A recent update from the Halo Infinite development team revealed a major change. A new system was unveiled that will fundamentally alter the way players use customization.
A post on the Halo Waypoint blog details the new system for character, weapon and vehicle skins, referred to as "coatings." In the coating system, a seven-layer shader will give players access to a set of artist-authored colors, materials or patterns that can then be applied to armor, weapons and vehicles. Coloration will now be tied to these coatings, replacing the previous games' options for primary and secondary colors. The announcement also introduced the Red Shift armor coating, which will be available to GameStop customers who purchase any Halo or Xbox merchandise.
The system will be similar to the shaders used in the Destiny series, where they can be used to alter the color and texture of equipped armor.
The Waypoint post acknowledged the dissatisfaction that this change could create among players. "While we understand that many players are fond of the previous color system," read the post, "we’re very excited about the breadth and scope of armor, weapon, and vehicle customization options that will be available in Halo Infinite because of the coating system."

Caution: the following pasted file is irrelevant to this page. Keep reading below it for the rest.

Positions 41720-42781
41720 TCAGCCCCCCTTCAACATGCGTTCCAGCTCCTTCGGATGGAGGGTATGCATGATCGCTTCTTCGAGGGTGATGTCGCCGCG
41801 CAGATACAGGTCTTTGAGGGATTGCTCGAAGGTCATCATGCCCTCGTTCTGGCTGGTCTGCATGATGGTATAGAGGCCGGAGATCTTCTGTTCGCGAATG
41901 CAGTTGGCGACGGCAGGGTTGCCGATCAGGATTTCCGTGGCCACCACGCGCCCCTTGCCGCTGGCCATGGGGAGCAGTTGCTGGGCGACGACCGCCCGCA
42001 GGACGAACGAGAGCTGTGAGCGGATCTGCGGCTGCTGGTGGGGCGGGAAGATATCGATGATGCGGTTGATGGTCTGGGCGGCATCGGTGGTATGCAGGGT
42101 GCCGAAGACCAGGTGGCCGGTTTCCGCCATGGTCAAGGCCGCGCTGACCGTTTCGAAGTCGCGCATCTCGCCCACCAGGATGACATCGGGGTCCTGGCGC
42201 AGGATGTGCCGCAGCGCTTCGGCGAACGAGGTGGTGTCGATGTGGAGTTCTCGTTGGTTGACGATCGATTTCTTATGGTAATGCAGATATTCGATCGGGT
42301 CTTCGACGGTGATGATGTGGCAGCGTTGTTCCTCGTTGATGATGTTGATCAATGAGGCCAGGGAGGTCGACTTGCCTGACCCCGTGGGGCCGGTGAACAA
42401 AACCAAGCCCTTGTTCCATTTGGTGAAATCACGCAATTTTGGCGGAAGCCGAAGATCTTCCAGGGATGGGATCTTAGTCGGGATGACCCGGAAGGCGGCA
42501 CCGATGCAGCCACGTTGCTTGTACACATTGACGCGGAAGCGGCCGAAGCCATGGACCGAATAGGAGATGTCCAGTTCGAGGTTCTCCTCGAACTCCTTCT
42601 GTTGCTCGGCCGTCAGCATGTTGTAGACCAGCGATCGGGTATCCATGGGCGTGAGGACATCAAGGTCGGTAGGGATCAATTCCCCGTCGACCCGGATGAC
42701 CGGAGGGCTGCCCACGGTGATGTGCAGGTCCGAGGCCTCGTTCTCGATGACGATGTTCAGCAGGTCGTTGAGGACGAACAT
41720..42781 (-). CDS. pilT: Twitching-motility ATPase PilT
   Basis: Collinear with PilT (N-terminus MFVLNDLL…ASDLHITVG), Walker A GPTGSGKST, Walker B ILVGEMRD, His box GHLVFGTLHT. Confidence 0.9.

This attempt to nip the controversy in the bud did little to stop a flurry of frustration that ensued from the Halo community. A thread on Reddit's Halo community calling the change "absolutely unacceptable" quickly ballooned to over 11,000 upvotes and upwards of 17,000 comments as of this writing.
Some fans have even implied they'd be up for a boycott to put pressure on the developers to reinstate the old system, with one Reddit post instructing fans to not purchase Infinite if coatings are still in the game upon launch.
Players were first introduced to the Monarch armor coating on October 8. Halo Infinite is slated for release in 2021 after a delay due to the COVID pandemic.
Halo Infinite's release might involve a staggered launch for campaign and multiplayer. Find out more here.